Wisconsin Natural Resources magazine

Wisconsin Natural Resources magazine

2004 Contents


December 2004

Treetop ornaments
Like kids on holiday, red-breasted nuthatches poke and probe around evergreens looking for winter goodies.
The pleasure of dead trees
For natural drama and entertainment, there's nothing quite as good as dead wood.
Where sleeping bears lie
For 20 years, Maggie Heino has tracked the roving black bear population across northern Wisconsin.
The core of recovery
What does Wisconsin most need to do to protect, restore and enhance its waters in times of diminishing funds and increasing pressure on natural resources
The glass ceiling
Winter diving opens a window to life under the ice.
The perfect partner
Wisconsin's land trusts connect the conservation goals of individuals with the landscape at large.
Wisconsin Traveler
Stand up and be counted.
Readers Write
Your letters to the editor.
Special Insert:
Breathing easier
Forecasting air quality in Wisconsin.

October 2004

The snowbird chorale
Juncos twitter in the fall and winter chorus.
Deer in the headlights
Split-second actions can help you avoid and survive highway collisions with deer.
Bucks in the rut
Remarkable photos catch whitetails in this season of signaling their mating intentions.
Fowl weather boating
Cold fall days provide mixed risks and rewards to duck hunters on the water.
Generations of good company
The family deer camp provides enduring comfort, sanctuary and fellowship.
Outdoor traditions
WNR readers share some fond memories and favorite outdoor rituals.
Wisconsin Traveler
Stage fright!
Readers Write
Your letters to the editor.
Special Insert:
Managing Wisconsin's old growth
Protecting and producing old forest characteristics.

August 2004

Red in the yellow
Cardinal flowers flag down hummers in the heat of summer.
How now, Frau Blau?
Skullduggery at a country auction.
Loosening a knotty hold on rivers
The Baraboo provides a national model for removing obsolete dams and measuring the natural recovery of free-flowing rivers.
Nature's dry bouquets
Gathering and preserving wildflowers and grasses is festive and easy.
A spud in the spotlight
With the help of a global conservation organization, Wisconsin potato growers are improving farming practices to benefit the environment and consumers.
Searching for Alder Fork
A determined fly-fisher wades through time and place to find and fish the stream of his conservation hero.
Wisconsin Traveler
Scuba do
Readers Write
Your letters to the editor.

June 2004

Two hearts in three-four time
Wild ginger "couples" sway in the breeze.
The water wolf's invisible nursery
Miles of tiny streams and flooded ditches less than 10 inches deep form a temporal lover's lane for northern pike along Green Bay's west shore.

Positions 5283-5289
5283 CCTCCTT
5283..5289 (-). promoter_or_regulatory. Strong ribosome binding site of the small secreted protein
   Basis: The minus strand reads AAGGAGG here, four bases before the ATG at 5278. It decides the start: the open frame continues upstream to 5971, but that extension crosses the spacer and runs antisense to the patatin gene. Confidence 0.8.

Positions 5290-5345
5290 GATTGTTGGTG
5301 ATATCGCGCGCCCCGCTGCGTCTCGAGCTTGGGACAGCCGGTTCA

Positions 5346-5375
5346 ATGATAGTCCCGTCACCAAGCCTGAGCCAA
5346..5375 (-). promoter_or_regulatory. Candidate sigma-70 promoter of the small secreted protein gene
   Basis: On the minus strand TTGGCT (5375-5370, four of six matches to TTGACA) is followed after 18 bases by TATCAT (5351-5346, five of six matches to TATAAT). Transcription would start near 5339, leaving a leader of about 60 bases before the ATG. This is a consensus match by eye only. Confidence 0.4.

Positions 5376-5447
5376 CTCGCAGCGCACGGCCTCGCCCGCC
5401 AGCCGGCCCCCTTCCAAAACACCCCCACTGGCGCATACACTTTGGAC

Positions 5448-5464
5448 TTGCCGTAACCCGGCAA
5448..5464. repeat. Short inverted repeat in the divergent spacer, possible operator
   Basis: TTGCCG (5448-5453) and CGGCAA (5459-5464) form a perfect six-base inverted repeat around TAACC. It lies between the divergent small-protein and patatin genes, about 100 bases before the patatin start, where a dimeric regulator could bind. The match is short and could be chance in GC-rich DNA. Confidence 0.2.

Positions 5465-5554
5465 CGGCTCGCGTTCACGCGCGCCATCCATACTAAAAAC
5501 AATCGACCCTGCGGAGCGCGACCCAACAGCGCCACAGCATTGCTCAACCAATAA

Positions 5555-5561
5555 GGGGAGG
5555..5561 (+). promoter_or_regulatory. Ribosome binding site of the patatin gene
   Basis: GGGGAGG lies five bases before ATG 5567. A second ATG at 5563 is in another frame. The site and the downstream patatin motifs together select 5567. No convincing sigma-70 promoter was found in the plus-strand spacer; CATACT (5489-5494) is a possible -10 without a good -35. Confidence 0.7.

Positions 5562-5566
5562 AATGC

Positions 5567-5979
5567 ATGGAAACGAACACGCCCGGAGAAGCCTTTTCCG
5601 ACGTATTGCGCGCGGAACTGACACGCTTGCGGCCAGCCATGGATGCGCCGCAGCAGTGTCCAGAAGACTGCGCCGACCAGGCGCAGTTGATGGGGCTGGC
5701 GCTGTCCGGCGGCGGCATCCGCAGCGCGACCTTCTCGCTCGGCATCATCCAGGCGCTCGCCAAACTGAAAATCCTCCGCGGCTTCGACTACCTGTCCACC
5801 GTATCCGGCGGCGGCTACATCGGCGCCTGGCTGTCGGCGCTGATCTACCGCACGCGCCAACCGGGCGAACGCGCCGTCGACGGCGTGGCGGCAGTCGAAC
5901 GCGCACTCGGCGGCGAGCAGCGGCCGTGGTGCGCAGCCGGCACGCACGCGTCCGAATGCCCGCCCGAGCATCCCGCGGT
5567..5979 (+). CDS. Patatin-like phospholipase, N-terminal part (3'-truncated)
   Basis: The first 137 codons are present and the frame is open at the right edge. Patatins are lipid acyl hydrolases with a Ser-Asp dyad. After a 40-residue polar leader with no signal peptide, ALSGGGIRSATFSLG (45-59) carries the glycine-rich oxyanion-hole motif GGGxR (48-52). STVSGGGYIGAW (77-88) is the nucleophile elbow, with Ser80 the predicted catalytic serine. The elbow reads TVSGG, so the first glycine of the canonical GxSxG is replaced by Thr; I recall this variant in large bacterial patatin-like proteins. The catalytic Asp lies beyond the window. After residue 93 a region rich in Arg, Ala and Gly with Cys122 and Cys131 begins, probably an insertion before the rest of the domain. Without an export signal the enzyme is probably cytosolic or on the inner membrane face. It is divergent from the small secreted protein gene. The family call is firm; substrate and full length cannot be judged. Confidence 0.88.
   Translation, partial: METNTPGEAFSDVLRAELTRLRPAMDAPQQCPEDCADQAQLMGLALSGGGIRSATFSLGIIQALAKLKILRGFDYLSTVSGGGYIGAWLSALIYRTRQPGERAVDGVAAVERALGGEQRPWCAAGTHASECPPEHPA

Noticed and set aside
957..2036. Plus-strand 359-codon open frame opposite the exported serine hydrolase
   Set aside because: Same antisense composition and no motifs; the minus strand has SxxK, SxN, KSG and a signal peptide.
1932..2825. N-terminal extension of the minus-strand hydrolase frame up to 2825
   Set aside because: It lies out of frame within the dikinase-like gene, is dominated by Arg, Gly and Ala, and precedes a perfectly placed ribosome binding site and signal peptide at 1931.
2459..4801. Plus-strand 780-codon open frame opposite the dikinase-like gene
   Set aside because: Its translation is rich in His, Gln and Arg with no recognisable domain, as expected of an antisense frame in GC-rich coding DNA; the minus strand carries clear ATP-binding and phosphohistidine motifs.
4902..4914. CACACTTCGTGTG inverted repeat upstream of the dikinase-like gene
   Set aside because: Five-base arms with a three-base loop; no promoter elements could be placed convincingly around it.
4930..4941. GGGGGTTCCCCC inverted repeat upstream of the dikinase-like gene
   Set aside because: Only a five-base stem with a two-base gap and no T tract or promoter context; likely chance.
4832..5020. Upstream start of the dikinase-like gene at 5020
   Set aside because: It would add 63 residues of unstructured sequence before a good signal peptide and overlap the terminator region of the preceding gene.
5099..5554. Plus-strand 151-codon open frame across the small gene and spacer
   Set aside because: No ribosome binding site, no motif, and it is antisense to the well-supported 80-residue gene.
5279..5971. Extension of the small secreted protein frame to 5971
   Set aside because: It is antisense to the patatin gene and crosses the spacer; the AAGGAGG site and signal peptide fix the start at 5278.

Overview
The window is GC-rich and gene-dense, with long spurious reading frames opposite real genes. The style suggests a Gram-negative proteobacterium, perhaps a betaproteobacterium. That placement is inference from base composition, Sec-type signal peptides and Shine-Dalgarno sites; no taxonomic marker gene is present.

Rallying the water brigade
It takes people, patience and time to recognize and prevent the spread of tiny aquatic invaders.
A Growing thirst for groundwater
Where water demand outpaces supply, times warrant a fresh look at a resource considered unfathomable and unending.
Restoring Devil's Lake from the bottom up
A 15-year DNR project will drain phosphorus by withdrawing water from the deepest part of Devil's Lake.
Safer shores
Recent legislation helps states keep a close watch on beach water quality, but funding for continued monitoring may be at low tide.
Wisconsin Traveler
A grand event
Readers Write
Your letters to the editor.
Special Insert:
Reach the beach
A special section about the treasures and challenges on Wisconsin's sand and rock shores.

April 2004

Saving the best of the best
The special parts of our landscape deserve special attention. They get it from the Natural Resources Foundation.
Krawk!
The pipes are rusty, but this enthusiastic crooner is a beauty.
Wading with damsels
Walk through water to glimpse these winged beauties in action.
Pirate perch
A story and a remembrance of a rare breed.
The elusive turk
For five years, respect was about as hard to find as a turkey.
Have guides, will travel
75 tours take you to the right place at the right time.
Wisconsin Traveler
Spring delights
Readers Write
Your letters to the editor.

February 2004

100 years of Wisconsin forestry
Some highlights in managing vast resources and working with people in Wisconsin's forests.
Good grounds for conservation
Time for a lesson about the birds and beans.
A bittersweet tale
This colorful vine gets all wrapped up in the season.
From the trail to the garden
Where there's a will, there's a way to enjoy Wisconsin woodland plants at home.
Homegrown recovery
Steps to restore a slumping economy need to sustain our natural assets as we expand business opportunity and create new jobs.
Mornings
Memories of special days start early and linger a lifetime.
Wisconsin Traveler
Get real
Readers Write
Your letters to the editor.
Special Insert:
For our patrons
News for Conservation Patron license holders.